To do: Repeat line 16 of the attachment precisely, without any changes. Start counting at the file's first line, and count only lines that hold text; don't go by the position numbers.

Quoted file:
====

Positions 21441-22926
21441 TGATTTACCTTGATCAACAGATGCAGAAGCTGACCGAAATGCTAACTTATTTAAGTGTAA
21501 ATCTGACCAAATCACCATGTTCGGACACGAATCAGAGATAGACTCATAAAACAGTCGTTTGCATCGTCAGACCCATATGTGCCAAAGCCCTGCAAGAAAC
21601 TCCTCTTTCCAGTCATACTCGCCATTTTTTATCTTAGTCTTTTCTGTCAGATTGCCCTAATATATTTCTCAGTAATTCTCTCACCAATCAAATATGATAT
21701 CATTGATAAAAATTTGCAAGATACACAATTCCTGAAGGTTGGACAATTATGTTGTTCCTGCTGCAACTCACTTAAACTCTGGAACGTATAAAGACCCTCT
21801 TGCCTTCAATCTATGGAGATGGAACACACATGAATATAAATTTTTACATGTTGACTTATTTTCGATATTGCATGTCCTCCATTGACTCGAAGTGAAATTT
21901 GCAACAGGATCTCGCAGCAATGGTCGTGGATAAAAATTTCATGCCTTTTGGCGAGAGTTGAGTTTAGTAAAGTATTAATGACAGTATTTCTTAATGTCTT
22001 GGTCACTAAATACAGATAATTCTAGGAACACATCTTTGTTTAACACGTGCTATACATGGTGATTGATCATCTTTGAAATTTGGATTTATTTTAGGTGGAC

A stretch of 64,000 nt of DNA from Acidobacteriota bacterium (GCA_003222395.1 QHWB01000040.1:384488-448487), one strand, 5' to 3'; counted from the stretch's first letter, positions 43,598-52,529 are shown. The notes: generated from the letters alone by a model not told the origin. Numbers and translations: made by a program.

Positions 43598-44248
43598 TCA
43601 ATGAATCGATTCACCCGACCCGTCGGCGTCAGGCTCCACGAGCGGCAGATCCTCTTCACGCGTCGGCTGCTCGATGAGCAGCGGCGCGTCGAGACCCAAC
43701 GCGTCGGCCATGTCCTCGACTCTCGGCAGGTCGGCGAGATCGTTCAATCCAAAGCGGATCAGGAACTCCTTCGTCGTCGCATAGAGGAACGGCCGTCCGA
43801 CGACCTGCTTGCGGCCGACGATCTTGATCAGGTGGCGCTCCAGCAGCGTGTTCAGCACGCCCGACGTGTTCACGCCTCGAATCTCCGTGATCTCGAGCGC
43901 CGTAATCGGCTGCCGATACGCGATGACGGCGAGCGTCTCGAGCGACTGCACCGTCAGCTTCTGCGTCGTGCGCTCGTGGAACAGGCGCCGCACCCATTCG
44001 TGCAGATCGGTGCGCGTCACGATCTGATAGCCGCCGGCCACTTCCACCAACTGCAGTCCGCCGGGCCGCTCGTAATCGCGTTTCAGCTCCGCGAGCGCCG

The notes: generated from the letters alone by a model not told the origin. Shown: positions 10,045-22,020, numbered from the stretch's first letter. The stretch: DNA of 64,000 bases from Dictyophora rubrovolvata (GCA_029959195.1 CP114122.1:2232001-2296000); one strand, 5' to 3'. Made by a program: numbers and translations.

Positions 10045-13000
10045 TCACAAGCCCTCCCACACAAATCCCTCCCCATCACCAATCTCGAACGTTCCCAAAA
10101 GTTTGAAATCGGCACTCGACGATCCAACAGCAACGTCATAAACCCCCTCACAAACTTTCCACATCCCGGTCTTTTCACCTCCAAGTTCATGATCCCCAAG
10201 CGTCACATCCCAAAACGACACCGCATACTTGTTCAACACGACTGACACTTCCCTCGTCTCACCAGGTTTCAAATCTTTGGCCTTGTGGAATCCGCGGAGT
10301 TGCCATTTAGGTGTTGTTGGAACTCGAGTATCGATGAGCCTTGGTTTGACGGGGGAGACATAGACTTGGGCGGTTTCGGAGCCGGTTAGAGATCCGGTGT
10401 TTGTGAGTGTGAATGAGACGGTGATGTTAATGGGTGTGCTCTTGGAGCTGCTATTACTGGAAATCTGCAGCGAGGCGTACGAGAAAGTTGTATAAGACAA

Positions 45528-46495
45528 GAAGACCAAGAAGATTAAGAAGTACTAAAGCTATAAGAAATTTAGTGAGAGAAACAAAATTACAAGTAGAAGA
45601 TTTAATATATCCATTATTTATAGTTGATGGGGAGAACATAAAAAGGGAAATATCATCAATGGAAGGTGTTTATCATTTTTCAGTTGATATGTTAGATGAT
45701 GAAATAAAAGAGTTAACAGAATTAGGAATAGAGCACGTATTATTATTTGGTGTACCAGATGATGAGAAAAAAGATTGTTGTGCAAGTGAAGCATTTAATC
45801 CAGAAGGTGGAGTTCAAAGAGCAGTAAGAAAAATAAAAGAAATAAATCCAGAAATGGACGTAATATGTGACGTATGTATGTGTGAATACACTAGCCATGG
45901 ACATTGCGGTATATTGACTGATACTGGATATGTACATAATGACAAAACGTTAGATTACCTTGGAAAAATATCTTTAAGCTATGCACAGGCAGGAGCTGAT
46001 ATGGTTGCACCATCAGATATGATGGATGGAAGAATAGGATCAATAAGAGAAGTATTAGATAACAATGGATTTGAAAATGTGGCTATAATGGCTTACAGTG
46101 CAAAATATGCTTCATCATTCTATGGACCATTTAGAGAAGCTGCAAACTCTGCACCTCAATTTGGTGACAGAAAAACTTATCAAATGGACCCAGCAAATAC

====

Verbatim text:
44001 TGCAGATCGGTGCGCGTCACGATCTGATAGCCGCCGGCCACTTCCACCAACTGCAGTCCGCCGGGCCGCTCGTAATCGCGTTTCAGCTCCGCGAGCGCCG